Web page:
Friday, February 28, 2014

The Proposal For Settlement - An All-Or-Nothing Proposition?

By Jaret J. Fuente

Effective January 1, 2014, Rule 1.442(c)(2)(B), Florida Rules of Civil Procedure, has been amended. The rule, which previously required that a proposal for settlement “identify the claim or claims the proposal is attempting to resolve,” now will require instead that a proposal for settlement “state that the proposal resolves all damages that would otherwise be awarded in a final judgment in the action in which the proposal is served, subject to subdivision (F).” In re Amendments to the Fla. Rules of Civil Procedure, No. SC13-74, ― So. 3d ―, 2013 WL 6164572, at *1 (Fla. Nov. 14, 2013) (emphasis added). The amendment makes the rule consistent with section 768.79(2), Florida Statutes, which states that “[t]he offer [to settle] shall be construed as including all damages which could be awarded in a final judgment.” Fla. Stat. § 768.79(2) (emphasis added).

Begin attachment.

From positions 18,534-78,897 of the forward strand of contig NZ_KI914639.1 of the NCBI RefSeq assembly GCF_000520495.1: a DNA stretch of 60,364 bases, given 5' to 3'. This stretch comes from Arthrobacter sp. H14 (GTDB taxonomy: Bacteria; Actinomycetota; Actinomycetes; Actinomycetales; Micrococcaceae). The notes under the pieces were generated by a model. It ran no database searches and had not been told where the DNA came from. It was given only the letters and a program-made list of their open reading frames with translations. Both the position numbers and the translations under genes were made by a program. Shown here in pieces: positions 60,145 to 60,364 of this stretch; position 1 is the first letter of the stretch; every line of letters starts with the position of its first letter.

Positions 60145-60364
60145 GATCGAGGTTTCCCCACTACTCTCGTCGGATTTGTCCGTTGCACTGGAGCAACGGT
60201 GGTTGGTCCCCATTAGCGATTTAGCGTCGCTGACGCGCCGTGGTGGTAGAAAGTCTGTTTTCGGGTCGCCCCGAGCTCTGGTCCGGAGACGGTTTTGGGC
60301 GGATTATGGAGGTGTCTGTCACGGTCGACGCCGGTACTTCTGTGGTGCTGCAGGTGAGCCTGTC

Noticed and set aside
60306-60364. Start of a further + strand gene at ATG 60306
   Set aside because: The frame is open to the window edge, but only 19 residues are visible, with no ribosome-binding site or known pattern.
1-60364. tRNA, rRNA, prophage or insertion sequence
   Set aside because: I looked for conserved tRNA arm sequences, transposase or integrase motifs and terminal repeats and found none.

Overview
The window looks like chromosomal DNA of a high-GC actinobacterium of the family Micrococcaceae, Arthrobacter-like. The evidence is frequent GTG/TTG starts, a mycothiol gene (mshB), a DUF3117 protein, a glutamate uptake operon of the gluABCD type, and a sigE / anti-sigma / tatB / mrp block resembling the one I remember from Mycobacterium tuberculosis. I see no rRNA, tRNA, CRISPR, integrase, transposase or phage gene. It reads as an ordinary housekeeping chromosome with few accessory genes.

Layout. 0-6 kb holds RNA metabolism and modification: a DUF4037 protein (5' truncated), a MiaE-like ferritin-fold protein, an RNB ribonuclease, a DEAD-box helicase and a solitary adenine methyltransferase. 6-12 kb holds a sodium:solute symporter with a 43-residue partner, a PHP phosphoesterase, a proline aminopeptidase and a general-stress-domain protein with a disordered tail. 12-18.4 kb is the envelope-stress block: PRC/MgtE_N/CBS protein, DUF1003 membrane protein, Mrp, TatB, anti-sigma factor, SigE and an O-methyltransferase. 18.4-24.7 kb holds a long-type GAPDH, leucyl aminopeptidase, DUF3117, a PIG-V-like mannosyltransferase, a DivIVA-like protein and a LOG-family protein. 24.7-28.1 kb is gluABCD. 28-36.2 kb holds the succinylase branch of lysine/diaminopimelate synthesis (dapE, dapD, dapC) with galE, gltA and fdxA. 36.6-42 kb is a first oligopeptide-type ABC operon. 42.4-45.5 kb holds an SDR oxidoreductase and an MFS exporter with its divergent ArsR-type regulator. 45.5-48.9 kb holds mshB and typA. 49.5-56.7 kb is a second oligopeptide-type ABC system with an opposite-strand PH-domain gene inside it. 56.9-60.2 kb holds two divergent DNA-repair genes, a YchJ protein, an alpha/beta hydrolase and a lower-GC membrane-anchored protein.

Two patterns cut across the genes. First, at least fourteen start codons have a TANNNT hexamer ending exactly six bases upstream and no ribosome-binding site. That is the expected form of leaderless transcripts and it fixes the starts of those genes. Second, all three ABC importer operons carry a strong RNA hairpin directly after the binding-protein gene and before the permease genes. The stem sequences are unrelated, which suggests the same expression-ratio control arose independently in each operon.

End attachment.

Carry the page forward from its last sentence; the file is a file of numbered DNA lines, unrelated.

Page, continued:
The amendment is significant because it eliminates partial proposals for settlement, which, although popular because they allow litigants to cherry-pick claims, are tricky and oftentimes complicate cases pre- and post-judgment.  However, it also raises an interesting issue: Will proposals for settlement be valid in actions in which plaintiffs seek both damages and equitable relief, and if so, will such proposals be deemed to implicitly carve out the equitable claims if they are drafted in accordance with amended Rule 1.442 to resolve “all damages” that would otherwise be awarded in a final judgment?

The offer of judgment statute states that it applies to “civil actions for damages.” Fla. Stat. § 768.79(1). It does not state that it applies to actions for equitable relief, or even to actions for both equitable relief and damages. Before the amendment, the Florida Supreme Court held that Section 768.79 “does not apply to an action in which the plaintiff seeks both damages and equitable relief, and in which the defendant has served a general offer of judgment that seeks release of all claims.” Diamond Aircraft Indus., Inc. v. Horowich, 107 So. 3d 362, 374 (Fla. 2013). But what about proposals in such cases that attempt to resolve “all damages” instead of all claims? The result is unclear.

Proposals for settlement in damages-only cases will be all-or-nothing propositions under the amended Rule 1.442.  Their interpretation remains to be seen, however, in cases with both damages and equitable claims.